There could possibly be two parts to this post because haunted houses abound in the scary literature.
This is the centennial year of Shirley Jackson’s, author of The Haunting of Hill House, birth. As so Amazon was kind to have it somewhat discounted, but beyond that, all the TBR blowing up lists of must reads usually features this book somewhere. So it had to be added to my arsenal.
Paranormal research, to my particular delight, is all over the television, but it is not a new idea. This book came out in 1959 and features a researcher and people he invited to stay with him as a part of conducting research on the paranormal. The two women invited both have some kind of interaction with the paranormal in the past and the particular protagonist, Eleanor, comes chock with vulnerabilities from her own recent past. Although she is in her early thirties she has thus yet spent her adulthood caring for an ill mother and resides with a sister and her husband, for whom she cares little. As such she is still fanciful and childlike and full of traumatic memories. She is ripe for the execution when she comes to the door of the house.
This book is scary, if somewhat understated and subtle. The characters sarcastic joking around and banter got a little tiring and I couldn’t tell what was real and what were jokes played all the time, but that is probably a big piece of the appeal. Not knowing what is real and what is not is, at least to me, what freaks me out. Stephen King’s It got me like that. I am dying to see that new movie of it even though I know what it will do to me.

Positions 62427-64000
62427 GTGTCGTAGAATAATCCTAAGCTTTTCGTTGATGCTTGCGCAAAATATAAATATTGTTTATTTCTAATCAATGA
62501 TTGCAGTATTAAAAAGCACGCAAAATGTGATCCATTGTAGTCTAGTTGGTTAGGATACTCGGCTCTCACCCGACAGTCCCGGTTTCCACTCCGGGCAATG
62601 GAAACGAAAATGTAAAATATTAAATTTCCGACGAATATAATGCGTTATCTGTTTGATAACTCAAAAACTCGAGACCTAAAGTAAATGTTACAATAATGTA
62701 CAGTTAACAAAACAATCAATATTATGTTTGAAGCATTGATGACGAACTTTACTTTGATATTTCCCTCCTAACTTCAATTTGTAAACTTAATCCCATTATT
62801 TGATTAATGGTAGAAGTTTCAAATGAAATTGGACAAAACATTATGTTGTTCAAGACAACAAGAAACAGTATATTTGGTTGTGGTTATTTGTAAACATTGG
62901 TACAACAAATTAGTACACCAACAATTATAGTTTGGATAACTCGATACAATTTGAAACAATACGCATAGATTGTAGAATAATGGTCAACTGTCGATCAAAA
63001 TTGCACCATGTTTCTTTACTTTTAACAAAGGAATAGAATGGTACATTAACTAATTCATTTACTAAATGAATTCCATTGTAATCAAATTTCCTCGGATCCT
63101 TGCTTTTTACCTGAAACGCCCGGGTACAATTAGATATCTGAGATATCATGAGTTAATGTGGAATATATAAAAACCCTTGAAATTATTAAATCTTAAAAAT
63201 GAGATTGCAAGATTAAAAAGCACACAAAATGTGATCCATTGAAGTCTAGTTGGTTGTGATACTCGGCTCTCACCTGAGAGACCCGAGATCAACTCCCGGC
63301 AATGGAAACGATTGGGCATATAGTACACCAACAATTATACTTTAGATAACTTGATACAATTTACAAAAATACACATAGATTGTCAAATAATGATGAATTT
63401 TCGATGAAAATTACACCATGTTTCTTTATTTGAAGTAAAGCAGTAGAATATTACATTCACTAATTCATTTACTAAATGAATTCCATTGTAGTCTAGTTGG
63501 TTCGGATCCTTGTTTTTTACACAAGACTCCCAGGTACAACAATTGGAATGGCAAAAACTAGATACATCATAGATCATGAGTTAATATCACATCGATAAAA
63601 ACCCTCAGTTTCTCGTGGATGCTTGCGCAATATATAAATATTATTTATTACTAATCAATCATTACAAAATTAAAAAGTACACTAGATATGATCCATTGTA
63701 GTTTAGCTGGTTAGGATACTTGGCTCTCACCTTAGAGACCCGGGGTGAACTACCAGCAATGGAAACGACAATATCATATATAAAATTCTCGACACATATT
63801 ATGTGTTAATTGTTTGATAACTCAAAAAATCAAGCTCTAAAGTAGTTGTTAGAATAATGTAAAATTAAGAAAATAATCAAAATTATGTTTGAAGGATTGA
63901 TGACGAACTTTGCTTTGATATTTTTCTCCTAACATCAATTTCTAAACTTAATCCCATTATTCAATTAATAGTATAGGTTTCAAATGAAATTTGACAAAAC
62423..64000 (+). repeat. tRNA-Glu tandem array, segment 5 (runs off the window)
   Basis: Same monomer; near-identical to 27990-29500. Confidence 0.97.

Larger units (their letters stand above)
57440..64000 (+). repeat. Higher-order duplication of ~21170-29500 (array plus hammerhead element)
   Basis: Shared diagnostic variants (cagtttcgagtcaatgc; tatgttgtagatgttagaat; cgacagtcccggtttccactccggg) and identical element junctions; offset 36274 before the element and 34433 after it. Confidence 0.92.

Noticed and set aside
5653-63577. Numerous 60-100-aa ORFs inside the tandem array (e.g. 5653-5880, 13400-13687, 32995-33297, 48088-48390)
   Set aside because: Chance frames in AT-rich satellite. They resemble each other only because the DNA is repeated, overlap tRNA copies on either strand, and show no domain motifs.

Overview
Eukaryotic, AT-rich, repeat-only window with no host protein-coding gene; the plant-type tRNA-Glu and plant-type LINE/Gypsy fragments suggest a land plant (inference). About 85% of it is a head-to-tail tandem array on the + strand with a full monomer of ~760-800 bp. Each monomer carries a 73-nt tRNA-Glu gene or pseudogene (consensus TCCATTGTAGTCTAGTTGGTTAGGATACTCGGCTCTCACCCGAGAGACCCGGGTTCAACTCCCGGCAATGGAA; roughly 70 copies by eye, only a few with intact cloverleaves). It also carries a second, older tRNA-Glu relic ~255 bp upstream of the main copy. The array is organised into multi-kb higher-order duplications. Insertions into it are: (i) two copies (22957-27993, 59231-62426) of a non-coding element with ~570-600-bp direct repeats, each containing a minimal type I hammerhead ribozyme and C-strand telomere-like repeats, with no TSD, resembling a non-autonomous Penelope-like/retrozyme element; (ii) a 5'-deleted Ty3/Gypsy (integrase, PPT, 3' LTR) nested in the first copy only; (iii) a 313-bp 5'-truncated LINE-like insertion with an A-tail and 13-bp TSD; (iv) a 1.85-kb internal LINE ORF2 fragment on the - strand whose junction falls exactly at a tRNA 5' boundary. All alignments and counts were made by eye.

I read a more modern take on this as well, more modern even than The Shining:
The Haunting Season, Michelle Muto
Muto takes Jackson’s book, makes it feature young adults, and ups the demonic and research plots. Gone are some of the understated subtleties and unmoored adults of the 1950’s, these kids have real powers and are headed to college after this summer project of participating in research is over. They are a little more dynamic than amorphous and sad Eleanor who is trying to figure herself out now that her life is her own. Of course, just because they are more dynamic does not mean they are not coming in with their soft spots to be devoured, because what haunted house can really get to a fully intact individual? Actually, I don’t want to ask that one.
Muto develops the demonic a little more than Jackson does. The negative forces have more of a backstory and are personified more. The scary moments are more dramatic. The ghosts manifest and speak. Hill House has its moments where supernatural elements manifest in less direct ways, but in this one, ghosts just roll up without a lot of preamble. Which is fine, because the point isn’t to find out if there are ghosts, it is more to discover something that is vastly more sinister about why they are ghosts and what they want.
Muto had two plots going and went with developing the one more with the kids banishing the evil from the house, or trying to. Just like with any book about conducting controversial research, it goes off the rails. She could have expanded the real reason the kids had been chosen to be part of the research but developing both completely likely would have made this book a little cumbersome.
I liked it. I would have liked it more had I read it when I was the target audience age. I wish YA had been as much of a thing when I was in that demographic as it is now. I have so much YA on my kindle that I have not read yet and I think it does such great things for kids awareness and empathy in a world that still needs it. I try to recommend books to some of my kids who do and do not read.
These books are both about scary houses that want you. I am upset that I already talked about The Shining in a previous reading challenge post because I would have added it here. I want to read Gillian Flynn’s short The Grownup and see if it has the same idea of a house wanting someone. Maybe some Poe.
Other good haunted house stories out there? I like suggestions. Even though I already noted in a previous post that I can be somewhat glacial in getting to them.